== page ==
Method 3: Paint Thinner or Paint Stripper
Now we're climbing the ladder of cleaning material potency. What makes paint thinner different from other materials is the fact that it's a solvent. This means it can break down or dissolve paint from a surface.
Solvents such as acetone, turpentine, naphtha, xylene, methyl ethyl ketone (MEK), and denatured alcohol all are able to remove paint.
Paint strippers come in both caustic and non-caustic formulations. The caustic type can burn skin and extra precautions should be taken when using these.
A variation on the thinner/stripper method is TSP, or tri-sodium phosphate. A commercial product available containing TSP is Savogran. Take the same approach as with each other method, but with this formula as your cleaning solution.
Another ingredient you may keep on eye out for is methylene chloride. It's powerful and likely will speed up the process. Be absolutely sure to use a respirator with all strippers but especially those with TSP.
Another power move you may consider is mixing your stripper with an absorbing material. Two of these that may be used are both cat litter and clay.
Mix a little of one of these absorbing materials into your stripping solution and stir it until the absorbing material is diluted and dissolved. The absorbent material will draw the paint off your driveway making it easier to scrub off.
Read More >> How to Remove Spray Paint From Plastic
Method 4: Power Washer or Pressure Washer
If you haven't heard of it, a power or pressure washer is a machine that pressurizes water and causes it to shoot out of the spray nozzle rapidly. If you don't have one, perhaps a neighbor, friend or family member could loan you theirs.
You can also often find these available for rent at local big-box home improvement stores such as Lowe's and Home Depot. A small mom-and-pop hardware store may also offer rentals. Call ahead and ask about availability.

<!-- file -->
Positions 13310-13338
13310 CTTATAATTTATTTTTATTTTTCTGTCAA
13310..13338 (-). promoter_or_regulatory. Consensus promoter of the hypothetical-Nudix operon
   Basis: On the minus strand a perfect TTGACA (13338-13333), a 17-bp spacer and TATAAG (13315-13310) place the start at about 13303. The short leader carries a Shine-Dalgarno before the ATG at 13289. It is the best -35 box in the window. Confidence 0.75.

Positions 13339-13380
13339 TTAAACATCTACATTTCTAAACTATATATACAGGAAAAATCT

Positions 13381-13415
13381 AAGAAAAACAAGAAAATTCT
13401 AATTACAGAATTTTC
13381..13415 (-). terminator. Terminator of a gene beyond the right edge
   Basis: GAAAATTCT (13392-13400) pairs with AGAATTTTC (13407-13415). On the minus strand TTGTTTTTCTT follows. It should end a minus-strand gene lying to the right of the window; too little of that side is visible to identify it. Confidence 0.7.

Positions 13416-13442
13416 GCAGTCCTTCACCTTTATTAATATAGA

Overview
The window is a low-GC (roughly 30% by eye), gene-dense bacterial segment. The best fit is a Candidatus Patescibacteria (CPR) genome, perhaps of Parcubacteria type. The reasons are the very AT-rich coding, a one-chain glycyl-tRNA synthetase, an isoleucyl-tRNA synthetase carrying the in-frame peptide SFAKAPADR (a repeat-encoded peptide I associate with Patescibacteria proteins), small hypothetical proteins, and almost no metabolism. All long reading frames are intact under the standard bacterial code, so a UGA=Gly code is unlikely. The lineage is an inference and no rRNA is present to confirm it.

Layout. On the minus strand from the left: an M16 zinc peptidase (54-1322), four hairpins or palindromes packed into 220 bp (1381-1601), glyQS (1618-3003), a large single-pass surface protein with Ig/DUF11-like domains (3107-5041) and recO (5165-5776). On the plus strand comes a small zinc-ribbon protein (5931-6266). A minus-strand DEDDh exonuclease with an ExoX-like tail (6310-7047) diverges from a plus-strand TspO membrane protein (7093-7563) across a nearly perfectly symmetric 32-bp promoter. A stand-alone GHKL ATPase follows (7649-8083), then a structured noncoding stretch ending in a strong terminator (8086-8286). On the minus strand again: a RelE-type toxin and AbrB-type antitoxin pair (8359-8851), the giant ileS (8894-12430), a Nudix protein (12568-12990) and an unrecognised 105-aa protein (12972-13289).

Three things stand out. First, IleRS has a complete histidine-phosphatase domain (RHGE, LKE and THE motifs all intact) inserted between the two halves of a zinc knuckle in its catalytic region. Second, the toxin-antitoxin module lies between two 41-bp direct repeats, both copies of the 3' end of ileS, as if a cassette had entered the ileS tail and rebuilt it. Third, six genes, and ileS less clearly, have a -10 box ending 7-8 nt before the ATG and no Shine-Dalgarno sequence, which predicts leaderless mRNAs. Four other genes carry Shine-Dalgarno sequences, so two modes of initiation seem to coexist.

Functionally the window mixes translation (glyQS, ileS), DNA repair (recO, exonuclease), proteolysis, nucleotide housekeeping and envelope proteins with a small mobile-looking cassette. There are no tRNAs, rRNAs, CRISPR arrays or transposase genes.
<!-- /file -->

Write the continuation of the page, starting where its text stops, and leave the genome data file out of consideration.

Ask for a model rated between 2000-3000psi. Anything less may not be strong enough, anything more is excessive. Either electric or gas-powered models are fine.
Here's a nice walkthrough on pressure washing a driveway if you've never used one or would like a refresher on the best practices.
Method 5: Blast or Grind It
If no paint removal method up until this point has worked, now is the time to bring out the big guns. A sandblaster or an angle grinder removes the surface layer whereon they're used, taking any paint soaked into these surface layers off as well.
A sandblaster is a rather advanced tool and should not be used by someone lacking experience. Not only could potential bodily harm result from improper use, but you could also end up harming your driveway. Excessive blasting could alter your driveway's shape and finish.
An angle grinder, while seemingly a small and less imposing tool, is also capable of literally digging into the surface that it's used on. Essentially a type of sanding tool, equipped with various attachments, an angle grinder does what the name suggests; it grinds away the top layer of a surface.
Experience is absolutely key in using either of these methods effectively.
Other Valuable Resources on Spray Paint Removal on Driveways
Some professionals swear by white vinegar as a paint remover. You could try it, but definitely avoid this method if you're dealing with a sealed concrete floor. If you fail to dilute it properly, the acid in the vinegar could strip the sealant off your floor.
Stick with the heavy-duty all-purpose brush we've recommended or one like it. A wire brush will likely damage your concrete floor, should you try to use one.
When using powerful cleaning solutions, test it on a small area first before applying it to a large area. If it damages or discolors the surface, you'll be glad you tested it first.